We look at Signs of Lewy Body dementia as the disease can be difficult to detect.
Lewy body dementia is the third most common form of medical dementia behind Alzheimer’s disease and Vascular dementia. The correct name for this disease is ‘dementia with Lewy Bodies’ or ‘DLB’ as it is also known.
Lewy body dementia affects nearly 10% of all cases of dementias. It most commonly affects people over the age of 65, although it will rarely affect people under the age of 65 years old.
Lewy bodies is a progressive disease, which means that similar to Alzheimer’s disease in that there is no cure at present.
The condition will get worse with time and will affect the persons mental and physical ability. At present, there is no cure for this disease of the brain.
There is much similarity between Alzheimer’s and Parkinson’s disease with the disease Lewy bodies dementia because they affect similar areas of the brain. The disease is similar in some ways to both the dementia resulting from Alzheimer’s disease and the movement problems you get from Parkinson’s disease.
History of Lewy Bodies
Lewy bodies dementia is named after the doctor who first identified them in 1912.
He was called Fredric Lewy (1885 – 1950). Although dementia with Lewy Bodies was only first diagnosed as late as the mid 1990’s when tests on post-mortem brain tissue in patients was found to contain Lewy Bodies (abnormal protein deposits).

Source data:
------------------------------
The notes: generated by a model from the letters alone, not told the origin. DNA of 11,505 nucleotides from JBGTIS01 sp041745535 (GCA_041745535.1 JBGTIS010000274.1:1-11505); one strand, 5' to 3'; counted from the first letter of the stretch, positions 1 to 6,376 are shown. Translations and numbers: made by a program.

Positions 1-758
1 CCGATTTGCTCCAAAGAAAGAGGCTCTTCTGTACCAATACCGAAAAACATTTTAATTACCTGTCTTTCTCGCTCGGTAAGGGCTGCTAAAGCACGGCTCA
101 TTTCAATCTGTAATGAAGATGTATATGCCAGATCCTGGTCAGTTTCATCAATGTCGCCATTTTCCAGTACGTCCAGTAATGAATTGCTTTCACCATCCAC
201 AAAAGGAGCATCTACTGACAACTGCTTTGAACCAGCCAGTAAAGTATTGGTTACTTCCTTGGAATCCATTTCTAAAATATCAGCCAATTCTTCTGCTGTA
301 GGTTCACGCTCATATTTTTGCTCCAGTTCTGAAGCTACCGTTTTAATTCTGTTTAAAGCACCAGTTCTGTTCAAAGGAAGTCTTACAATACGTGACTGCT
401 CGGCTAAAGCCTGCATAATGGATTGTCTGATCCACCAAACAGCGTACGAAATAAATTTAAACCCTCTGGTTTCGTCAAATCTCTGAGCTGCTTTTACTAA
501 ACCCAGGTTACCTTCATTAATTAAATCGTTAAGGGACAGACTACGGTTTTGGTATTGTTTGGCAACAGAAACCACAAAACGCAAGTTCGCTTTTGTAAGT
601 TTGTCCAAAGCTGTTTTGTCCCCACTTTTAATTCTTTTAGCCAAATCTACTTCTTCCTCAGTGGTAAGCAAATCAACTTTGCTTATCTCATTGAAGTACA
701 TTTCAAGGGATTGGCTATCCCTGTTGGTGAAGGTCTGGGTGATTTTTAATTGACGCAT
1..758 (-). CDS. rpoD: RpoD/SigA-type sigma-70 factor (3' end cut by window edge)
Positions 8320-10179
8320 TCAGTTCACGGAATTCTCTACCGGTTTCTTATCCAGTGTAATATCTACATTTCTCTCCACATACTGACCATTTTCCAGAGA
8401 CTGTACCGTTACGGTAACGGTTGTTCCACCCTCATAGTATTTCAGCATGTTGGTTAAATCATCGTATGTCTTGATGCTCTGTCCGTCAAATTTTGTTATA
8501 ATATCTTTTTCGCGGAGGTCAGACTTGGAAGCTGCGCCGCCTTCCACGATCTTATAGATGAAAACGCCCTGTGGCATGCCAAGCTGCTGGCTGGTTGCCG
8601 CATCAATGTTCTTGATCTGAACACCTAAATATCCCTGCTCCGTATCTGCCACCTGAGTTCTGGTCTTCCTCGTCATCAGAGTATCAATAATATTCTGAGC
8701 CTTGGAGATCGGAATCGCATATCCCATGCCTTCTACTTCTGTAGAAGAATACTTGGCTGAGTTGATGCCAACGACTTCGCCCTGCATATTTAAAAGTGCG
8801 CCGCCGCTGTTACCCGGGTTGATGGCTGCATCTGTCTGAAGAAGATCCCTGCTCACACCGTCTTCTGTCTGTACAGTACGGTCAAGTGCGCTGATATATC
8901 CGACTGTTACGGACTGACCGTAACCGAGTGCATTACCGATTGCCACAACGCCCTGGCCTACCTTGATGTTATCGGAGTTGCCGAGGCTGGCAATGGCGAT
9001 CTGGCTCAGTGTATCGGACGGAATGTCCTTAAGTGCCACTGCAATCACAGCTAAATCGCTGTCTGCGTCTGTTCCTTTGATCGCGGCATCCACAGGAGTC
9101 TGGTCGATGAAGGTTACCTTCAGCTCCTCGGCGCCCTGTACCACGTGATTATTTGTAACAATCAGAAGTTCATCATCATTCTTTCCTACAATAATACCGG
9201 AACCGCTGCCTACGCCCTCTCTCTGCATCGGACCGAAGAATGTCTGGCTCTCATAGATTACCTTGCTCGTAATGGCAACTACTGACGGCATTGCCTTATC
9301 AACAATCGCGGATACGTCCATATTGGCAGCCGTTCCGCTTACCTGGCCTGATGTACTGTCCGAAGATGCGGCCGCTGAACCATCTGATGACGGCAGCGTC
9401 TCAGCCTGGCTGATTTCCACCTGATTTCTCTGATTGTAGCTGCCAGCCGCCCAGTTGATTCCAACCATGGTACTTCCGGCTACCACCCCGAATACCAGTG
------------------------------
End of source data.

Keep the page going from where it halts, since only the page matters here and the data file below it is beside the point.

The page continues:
Lewy bodies are tiny, spherical protein deposits found in nerve cells. Their presence in the brain disrupts the brain’s normal ability to function correctly, interrupting the action of important chemical messengers, including acetylcholine and dopamine.
Research has yet to understand fully why and how Lewy bodies occur in the brain and how they cause damage to the brain.
Symptoms & signs of lewy body
The specific symptoms and signs of Lewy body dementia will vary, but the core symptoms of the disease are :
– Fluctuating memory with big variations in attention and alertness from day-to-day and hour to hour. Memory loss in DLB is thought not to be as severe as that of Alzheimer’s.
– Recurrent visual hallucinations (seen in 75% of people with Lewy Body) often the hallucinations are of people or animals.
– Movement of the body that is associated with Parkinson’s disease such as slowness, muscle stiffness, trembling of the limbs, a tendency to shuffle when walking and a loss of facial expression.
Diagnosis of Lewy Body Dementia
It is difficult to diagnose a person with DLB because it is often mistaken with other forms of dementia such as Alzheimer’s and Vascular.
Initially, a diagnosis is given based on the symptoms a person has such as those for Parkinson’s (physical movement) combined with the hallucinations that the person will usually experience. These kinds of symptoms are usually what sets this type of condition apart from other forms of dementias .
It is always advisable to get checked by a specialist if you suspect any memory problems but especially with DLB because medication for this disease varies from other medications prescribed for other forms of dementias and these can have adverse effects.
Other names for this Lewy body Disease include – Lewy bodies, diffuse Lewy body disease, cortical Lewy body disease and senile dementia of Lewy type.